• Prose. It is a mode of literary writing that presents information in a fluid, continuous way, trying to immerse the reader in it, and is characteristic of the genres of narration and essays. There is also poetic prose, which is prose written paying attention to the sound and beauty of words, rather than what they convey.

Examples of literary language

Some examples of literary language are as follows, taken from classic works of literature:

  • Taken from The Ingenious Gentleman Don Quijote of La Mancha (Second part, 1615) by Miguel de Cervantes (1547-1616):

“Warn, Sancho,” said Don Quixote, “that love neither looks at respects nor keeps terms of reason in its speeches, and has the same condition as death: that it thus attacks the high fortresses of the kings as the humble huts of the shepherds , and when he takes full possession of a soul, the first thing he does is take away the fear and shame ”.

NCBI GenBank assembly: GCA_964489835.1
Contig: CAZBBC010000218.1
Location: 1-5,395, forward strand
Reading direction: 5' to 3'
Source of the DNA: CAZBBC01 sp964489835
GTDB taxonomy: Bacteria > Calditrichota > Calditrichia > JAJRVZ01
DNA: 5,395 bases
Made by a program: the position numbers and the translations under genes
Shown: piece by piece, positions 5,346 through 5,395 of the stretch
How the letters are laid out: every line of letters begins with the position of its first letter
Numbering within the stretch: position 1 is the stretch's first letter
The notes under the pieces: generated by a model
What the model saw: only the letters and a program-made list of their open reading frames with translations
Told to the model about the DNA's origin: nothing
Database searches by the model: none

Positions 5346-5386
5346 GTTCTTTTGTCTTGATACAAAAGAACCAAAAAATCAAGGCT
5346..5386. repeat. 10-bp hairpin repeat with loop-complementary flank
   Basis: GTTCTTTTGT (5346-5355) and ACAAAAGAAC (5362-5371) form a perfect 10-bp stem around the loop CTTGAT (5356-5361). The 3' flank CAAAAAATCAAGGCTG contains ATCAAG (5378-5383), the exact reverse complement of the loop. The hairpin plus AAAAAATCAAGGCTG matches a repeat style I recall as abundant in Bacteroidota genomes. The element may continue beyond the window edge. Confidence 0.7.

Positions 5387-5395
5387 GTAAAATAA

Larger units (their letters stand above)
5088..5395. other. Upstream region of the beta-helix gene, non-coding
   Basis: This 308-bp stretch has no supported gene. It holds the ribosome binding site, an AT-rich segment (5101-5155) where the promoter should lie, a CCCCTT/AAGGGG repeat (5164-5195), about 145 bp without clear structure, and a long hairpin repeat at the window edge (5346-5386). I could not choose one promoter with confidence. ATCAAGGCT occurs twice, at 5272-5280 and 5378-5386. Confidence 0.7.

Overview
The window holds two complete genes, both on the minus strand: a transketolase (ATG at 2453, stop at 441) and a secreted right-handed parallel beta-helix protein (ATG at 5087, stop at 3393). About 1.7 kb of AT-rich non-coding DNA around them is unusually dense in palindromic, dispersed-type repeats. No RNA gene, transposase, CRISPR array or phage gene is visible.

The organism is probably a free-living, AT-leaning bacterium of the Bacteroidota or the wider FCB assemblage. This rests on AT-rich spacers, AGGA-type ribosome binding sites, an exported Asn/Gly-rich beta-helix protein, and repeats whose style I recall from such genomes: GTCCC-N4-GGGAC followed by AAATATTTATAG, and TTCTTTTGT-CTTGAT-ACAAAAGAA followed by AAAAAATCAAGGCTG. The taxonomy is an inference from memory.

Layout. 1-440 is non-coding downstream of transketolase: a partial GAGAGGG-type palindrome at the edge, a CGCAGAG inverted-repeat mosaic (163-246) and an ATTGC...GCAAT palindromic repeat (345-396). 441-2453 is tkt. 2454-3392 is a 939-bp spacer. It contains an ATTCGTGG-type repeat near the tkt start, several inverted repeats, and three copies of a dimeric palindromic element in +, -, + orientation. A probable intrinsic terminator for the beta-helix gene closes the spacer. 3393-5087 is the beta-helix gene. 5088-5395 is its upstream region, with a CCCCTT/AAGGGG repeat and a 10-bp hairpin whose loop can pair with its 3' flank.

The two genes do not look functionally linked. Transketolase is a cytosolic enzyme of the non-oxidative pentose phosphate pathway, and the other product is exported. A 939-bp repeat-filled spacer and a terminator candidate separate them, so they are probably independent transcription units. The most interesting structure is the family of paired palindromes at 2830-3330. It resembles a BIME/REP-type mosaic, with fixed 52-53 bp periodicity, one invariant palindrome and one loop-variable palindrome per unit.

• Taken from the Divine Comedy (1304-1321) by Dante Alighieri (1265-1321):

“Of the road in the middle of our life
I found myself in a dark forest
that on the right path was lost.

And how much in saying is a hard thing
this wild, rough and strong jungle,
that in thinking renews the pavement!

It is so bitter that it is little more death:
more, to talk about the good that he will find there
I will say other things that I was a seer. “

  • Taken from Popol Vuh (1701) from anonymous author:

“Immediately the end came; the ruin and destruction of such wooden figures, which were also sentenced to death. Then the waters rushed at the will of The Heart of Heaven and a great flood occurred, which covered the dolls; those beings made of wood ”.

Literary figures